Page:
First to mention, TuxGuitar is written in Java programming language. There is dedicated layer in Java for MIDI sound, which uses “soundbanks”. In TuxGuitar prior to version 1.0, using the soundbanks was the only way to play the sound, and it was totally independent of your system MIDI settings.
Since the version 1.0 there are some plugins that enable connection between TuxGuitar and the system MIDI devices. You need the plugin depending on your operating system and audio properties:
These plugins are included in your distribution package, so there is no need to download them manually. Just be shure that plugins stay enabled in the plugins dialog.
Java Sound plugin, relying on the soundbanks, is still available in the form of the “Java Sound Api plugin”. You can adjust and change the soundbank with Configure button in the plugins dialog. If you get error using soundbanks, check out the Unavailable Soundbank Error.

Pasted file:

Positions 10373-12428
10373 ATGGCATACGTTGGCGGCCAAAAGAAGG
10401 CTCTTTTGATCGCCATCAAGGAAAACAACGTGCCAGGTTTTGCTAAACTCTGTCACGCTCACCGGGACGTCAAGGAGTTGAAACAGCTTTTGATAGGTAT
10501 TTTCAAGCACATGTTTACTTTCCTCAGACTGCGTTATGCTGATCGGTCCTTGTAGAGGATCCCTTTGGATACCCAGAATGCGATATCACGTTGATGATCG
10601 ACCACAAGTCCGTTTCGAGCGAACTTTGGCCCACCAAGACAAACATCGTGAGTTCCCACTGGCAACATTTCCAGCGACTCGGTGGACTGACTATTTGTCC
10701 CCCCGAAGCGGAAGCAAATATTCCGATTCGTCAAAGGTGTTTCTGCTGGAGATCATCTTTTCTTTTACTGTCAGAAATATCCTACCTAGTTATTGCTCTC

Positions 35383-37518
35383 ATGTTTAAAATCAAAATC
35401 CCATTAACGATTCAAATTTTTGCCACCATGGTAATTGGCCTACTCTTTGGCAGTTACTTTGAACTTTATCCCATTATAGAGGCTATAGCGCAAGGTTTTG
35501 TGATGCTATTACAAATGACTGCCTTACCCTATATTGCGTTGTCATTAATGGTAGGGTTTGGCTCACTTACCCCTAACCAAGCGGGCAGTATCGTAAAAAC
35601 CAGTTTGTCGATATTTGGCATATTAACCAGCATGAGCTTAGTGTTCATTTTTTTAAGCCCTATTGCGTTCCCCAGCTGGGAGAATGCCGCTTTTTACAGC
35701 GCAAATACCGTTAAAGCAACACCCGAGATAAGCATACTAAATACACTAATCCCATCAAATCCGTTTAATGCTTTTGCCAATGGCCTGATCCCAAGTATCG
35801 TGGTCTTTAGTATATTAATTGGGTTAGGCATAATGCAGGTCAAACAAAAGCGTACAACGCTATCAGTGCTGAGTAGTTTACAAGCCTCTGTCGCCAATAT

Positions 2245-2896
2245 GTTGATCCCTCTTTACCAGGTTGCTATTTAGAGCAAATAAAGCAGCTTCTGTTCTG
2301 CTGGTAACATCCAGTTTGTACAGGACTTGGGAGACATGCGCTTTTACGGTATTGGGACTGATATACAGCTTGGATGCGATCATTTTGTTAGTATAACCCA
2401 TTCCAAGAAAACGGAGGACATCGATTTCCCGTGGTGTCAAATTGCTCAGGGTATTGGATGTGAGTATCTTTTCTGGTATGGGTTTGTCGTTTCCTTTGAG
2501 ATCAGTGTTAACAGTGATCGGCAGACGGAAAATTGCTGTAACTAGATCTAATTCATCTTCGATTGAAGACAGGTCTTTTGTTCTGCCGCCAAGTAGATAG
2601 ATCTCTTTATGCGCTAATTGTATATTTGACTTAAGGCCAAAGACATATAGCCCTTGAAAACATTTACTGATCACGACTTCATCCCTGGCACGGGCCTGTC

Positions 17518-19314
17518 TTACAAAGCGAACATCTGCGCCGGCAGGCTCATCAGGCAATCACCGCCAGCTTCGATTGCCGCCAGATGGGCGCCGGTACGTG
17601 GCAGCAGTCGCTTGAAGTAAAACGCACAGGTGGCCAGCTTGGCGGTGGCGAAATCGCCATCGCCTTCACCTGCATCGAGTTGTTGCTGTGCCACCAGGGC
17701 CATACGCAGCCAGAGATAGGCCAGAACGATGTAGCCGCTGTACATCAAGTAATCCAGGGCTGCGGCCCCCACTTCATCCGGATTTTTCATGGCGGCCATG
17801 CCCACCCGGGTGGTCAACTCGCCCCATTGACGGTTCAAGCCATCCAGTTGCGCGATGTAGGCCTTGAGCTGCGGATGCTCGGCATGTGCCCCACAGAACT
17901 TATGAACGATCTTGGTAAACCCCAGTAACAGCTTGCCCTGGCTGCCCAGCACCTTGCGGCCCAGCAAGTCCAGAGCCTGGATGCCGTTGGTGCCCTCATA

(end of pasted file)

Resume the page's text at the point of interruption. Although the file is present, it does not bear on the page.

If the plugin is enabled, in the Sound tab of the Tools→Settings dialog you can choose “Java Sound Synthesizer” in the Midi Port list. That enables sound output using Java soundbanks.
TuxGuitar-ALSA, TuxGuitar-OSS, TuxGuitar-CoreAudio or if you are running TuxGuitar on the Windows platform detect your system MIDI ports (devices).
So it depends of your system settings, but anyway, if the proper plugin is enabled and working you should see system ports in the Midi Port list in the Sound tab of the Tools→Settings dialog. Choosing the right one enables your native MIDI sound in TuxGuitar.
If you experience problems using your native MIDI output, consult the help of the plugin you are using.
Beside MIDI Port sound options in the Tools→Settings→Sound tab is also MIDI Sequencer options. In general, you should use “Real Time Sequencer” because it’s faster, but it needs Java Sound plugin to be enabled, which means it requires Sun Java to be installed. In case you use some other JVM, your only choice is “TuxGuitar Sequencer”. Don’t worry, it is not as bad as it sounds. :)